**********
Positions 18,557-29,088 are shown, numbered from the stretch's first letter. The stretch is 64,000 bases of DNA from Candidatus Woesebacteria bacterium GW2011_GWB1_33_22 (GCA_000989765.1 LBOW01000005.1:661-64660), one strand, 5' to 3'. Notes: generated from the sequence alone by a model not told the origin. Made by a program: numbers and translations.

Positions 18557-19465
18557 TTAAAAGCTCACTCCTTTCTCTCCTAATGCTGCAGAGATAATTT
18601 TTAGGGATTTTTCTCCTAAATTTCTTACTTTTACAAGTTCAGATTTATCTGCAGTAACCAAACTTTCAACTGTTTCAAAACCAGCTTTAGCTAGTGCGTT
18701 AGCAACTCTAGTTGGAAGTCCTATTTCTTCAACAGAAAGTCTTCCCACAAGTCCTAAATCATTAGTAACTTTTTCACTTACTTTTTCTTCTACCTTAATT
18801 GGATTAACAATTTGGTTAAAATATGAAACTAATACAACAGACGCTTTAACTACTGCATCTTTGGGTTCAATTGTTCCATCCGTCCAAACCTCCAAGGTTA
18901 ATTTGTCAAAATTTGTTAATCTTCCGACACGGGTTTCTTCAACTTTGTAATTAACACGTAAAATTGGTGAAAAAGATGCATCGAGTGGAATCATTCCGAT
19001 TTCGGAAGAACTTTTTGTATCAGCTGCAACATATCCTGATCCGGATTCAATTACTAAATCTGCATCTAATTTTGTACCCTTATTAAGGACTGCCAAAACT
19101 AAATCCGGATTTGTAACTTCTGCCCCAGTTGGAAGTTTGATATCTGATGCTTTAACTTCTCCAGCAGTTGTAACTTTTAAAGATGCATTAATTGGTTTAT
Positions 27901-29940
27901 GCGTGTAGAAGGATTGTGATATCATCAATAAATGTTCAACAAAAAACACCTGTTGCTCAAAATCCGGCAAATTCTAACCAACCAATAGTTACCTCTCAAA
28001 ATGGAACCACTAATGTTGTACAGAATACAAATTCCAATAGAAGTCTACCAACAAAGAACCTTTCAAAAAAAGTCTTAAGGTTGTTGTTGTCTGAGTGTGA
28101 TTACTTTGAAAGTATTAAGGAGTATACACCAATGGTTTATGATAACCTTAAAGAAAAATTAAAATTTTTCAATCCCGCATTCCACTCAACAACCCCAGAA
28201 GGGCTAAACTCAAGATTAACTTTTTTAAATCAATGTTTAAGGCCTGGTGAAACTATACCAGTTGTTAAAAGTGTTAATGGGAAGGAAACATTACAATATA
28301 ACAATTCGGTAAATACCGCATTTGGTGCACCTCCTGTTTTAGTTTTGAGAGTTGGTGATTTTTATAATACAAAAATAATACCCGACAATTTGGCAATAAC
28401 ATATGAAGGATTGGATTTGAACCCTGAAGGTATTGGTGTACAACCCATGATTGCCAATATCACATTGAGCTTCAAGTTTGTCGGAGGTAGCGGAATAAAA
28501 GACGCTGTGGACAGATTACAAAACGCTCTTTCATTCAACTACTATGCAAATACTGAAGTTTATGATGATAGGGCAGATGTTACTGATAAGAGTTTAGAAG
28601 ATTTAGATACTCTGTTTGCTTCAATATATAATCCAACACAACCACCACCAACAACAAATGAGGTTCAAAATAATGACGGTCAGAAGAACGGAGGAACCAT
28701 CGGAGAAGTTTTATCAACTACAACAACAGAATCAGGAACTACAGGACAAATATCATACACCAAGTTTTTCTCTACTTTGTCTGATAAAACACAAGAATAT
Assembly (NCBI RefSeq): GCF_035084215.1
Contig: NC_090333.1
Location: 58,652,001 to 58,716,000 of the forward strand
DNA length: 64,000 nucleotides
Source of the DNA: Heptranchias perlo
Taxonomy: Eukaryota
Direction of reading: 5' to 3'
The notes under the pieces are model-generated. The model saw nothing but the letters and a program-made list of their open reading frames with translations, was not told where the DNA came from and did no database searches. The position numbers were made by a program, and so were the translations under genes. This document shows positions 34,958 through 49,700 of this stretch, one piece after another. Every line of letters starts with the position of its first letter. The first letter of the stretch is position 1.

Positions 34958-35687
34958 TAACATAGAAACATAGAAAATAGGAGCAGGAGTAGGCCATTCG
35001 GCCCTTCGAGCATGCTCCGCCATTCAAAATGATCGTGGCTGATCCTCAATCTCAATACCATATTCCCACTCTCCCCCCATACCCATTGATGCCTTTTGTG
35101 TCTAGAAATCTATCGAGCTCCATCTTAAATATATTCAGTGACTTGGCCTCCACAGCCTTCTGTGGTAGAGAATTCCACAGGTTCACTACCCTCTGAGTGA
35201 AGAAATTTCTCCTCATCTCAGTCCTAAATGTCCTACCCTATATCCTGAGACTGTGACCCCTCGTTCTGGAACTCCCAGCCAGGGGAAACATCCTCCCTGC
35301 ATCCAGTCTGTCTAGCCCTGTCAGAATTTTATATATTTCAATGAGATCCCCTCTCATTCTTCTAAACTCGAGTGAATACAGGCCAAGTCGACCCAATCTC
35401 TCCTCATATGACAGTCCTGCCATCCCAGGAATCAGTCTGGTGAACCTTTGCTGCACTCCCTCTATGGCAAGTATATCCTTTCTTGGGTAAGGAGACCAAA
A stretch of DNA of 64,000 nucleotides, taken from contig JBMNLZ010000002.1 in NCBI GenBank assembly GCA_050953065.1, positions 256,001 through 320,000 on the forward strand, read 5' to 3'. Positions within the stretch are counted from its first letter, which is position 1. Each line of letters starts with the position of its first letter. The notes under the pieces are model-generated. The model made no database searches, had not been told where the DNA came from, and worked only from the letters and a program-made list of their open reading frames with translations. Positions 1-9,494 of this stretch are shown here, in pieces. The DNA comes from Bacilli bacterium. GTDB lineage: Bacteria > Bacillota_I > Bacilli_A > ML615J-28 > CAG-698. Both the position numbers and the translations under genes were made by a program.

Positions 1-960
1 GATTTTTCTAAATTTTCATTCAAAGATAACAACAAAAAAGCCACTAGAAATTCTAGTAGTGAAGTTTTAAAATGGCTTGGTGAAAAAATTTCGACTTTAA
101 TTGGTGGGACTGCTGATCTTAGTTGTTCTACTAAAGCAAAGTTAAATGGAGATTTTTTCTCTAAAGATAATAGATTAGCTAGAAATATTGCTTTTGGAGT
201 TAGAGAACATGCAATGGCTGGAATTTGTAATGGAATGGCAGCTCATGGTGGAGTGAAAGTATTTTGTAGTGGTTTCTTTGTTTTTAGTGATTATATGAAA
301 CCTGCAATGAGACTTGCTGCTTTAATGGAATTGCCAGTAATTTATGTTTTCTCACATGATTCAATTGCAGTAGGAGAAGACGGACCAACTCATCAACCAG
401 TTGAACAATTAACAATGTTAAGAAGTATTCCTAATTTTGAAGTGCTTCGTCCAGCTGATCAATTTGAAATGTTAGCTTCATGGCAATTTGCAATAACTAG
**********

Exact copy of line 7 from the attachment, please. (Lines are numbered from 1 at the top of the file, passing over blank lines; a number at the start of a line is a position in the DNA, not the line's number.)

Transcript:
18901 ATTTGTCAAAATTTGTTAATCTTCCGACACGGGTTTCTTCAACTTTGTAATTAACACGTAAAATTGGTGAAAAAGATGCATCGAGTGGAATCATTCCGAT